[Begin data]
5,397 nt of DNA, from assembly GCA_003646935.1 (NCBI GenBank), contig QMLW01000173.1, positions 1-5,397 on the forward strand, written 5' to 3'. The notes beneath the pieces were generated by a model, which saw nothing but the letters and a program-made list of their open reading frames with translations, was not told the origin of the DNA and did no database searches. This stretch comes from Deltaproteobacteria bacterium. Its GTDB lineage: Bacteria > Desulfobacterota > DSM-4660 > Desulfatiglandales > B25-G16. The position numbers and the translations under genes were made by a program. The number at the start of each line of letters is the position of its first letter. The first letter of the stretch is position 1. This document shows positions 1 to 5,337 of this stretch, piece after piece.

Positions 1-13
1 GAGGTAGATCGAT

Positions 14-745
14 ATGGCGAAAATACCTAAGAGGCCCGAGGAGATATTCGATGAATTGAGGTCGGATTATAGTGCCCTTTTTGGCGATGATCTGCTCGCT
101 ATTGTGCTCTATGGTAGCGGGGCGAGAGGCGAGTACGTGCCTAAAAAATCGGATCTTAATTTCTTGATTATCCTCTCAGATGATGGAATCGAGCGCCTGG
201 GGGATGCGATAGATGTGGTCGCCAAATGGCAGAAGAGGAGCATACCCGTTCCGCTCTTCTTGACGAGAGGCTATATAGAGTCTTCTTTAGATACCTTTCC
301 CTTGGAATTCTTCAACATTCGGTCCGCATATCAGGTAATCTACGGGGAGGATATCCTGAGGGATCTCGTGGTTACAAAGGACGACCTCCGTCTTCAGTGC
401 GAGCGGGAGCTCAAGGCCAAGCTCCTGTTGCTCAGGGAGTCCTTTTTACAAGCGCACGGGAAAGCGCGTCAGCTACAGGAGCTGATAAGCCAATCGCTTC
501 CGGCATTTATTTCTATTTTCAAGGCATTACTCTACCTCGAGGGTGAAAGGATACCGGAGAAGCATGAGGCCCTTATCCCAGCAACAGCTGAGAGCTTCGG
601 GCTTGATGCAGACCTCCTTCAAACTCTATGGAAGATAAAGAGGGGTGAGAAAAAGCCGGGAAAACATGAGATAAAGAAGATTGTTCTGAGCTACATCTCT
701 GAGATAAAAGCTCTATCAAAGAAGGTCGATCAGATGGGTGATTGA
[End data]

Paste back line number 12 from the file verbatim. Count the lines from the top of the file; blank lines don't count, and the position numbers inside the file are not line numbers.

701 GAGATAAAAGCTCTATCAAAGAAGGTCGATCAGATGGGTGATTGA